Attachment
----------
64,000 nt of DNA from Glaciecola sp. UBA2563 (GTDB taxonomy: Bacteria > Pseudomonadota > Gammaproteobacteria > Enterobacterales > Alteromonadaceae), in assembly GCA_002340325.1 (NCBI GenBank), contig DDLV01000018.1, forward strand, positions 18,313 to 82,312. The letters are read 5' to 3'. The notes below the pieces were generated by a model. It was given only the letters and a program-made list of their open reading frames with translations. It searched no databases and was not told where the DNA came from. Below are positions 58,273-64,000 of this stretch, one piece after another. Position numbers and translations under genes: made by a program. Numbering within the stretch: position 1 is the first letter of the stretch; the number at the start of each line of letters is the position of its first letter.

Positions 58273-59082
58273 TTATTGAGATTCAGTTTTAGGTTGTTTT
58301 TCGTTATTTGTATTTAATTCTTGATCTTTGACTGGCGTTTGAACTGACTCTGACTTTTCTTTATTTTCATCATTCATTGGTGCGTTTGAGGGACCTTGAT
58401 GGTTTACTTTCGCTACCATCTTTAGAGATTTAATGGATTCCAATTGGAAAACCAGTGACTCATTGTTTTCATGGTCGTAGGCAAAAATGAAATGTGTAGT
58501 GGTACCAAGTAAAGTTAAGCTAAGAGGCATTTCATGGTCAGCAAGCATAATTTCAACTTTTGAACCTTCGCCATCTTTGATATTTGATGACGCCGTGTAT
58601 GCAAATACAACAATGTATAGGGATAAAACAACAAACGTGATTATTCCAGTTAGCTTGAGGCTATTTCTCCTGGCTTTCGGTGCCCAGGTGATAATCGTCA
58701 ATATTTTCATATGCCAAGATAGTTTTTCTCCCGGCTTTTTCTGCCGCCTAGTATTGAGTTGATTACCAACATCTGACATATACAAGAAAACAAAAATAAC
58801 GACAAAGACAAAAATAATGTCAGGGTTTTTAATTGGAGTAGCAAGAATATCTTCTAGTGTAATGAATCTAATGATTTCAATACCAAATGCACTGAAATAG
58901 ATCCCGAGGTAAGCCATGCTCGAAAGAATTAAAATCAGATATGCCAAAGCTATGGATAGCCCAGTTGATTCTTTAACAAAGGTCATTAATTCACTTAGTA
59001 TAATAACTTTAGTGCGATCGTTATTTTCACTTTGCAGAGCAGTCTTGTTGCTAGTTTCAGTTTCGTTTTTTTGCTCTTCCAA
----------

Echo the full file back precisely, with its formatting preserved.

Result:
64,000 nt of DNA from Glaciecola sp. UBA2563 (GTDB taxonomy: Bacteria > Pseudomonadota > Gammaproteobacteria > Enterobacterales > Alteromonadaceae), in assembly GCA_002340325.1 (NCBI GenBank), contig DDLV01000018.1, forward strand, positions 18,313 to 82,312. The letters are read 5' to 3'. The notes below the pieces were generated by a model. It was given only the letters and a program-made list of their open reading frames with translations. It searched no databases and was not told where the DNA came from. Below are positions 58,273-64,000 of this stretch, one piece after another. Position numbers and translations under genes: made by a program. Numbering within the stretch: position 1 is the first letter of the stretch; the number at the start of each line of letters is the position of its first letter.

Positions 58273-59082
58273 TTATTGAGATTCAGTTTTAGGTTGTTTT
58301 TCGTTATTTGTATTTAATTCTTGATCTTTGACTGGCGTTTGAACTGACTCTGACTTTTCTTTATTTTCATCATTCATTGGTGCGTTTGAGGGACCTTGAT
58401 GGTTTACTTTCGCTACCATCTTTAGAGATTTAATGGATTCCAATTGGAAAACCAGTGACTCATTGTTTTCATGGTCGTAGGCAAAAATGAAATGTGTAGT
58501 GGTACCAAGTAAAGTTAAGCTAAGAGGCATTTCATGGTCAGCAAGCATAATTTCAACTTTTGAACCTTCGCCATCTTTGATATTTGATGACGCCGTGTAT
58601 GCAAATACAACAATGTATAGGGATAAAACAACAAACGTGATTATTCCAGTTAGCTTGAGGCTATTTCTCCTGGCTTTCGGTGCCCAGGTGATAATCGTCA
58701 ATATTTTCATATGCCAAGATAGTTTTTCTCCCGGCTTTTTCTGCCGCCTAGTATTGAGTTGATTACCAACATCTGACATATACAAGAAAACAAAAATAAC
58801 GACAAAGACAAAAATAATGTCAGGGTTTTTAATTGGAGTAGCAAGAATATCTTCTAGTGTAATGAATCTAATGATTTCAATACCAAATGCACTGAAATAG
58901 ATCCCGAGGTAAGCCATGCTCGAAAGAATTAAAATCAGATATGCCAAAGCTATGGATAGCCCAGTTGATTCTTTAACAAAGGTCATTAATTCACTTAGTA
59001 TAATAACTTTAGTGCGATCGTTATTTTCACTTTGCAGAGCAGTCTTGTTGCTAGTTTCAGTTTCGTTTTTTTGCTCTTCCAA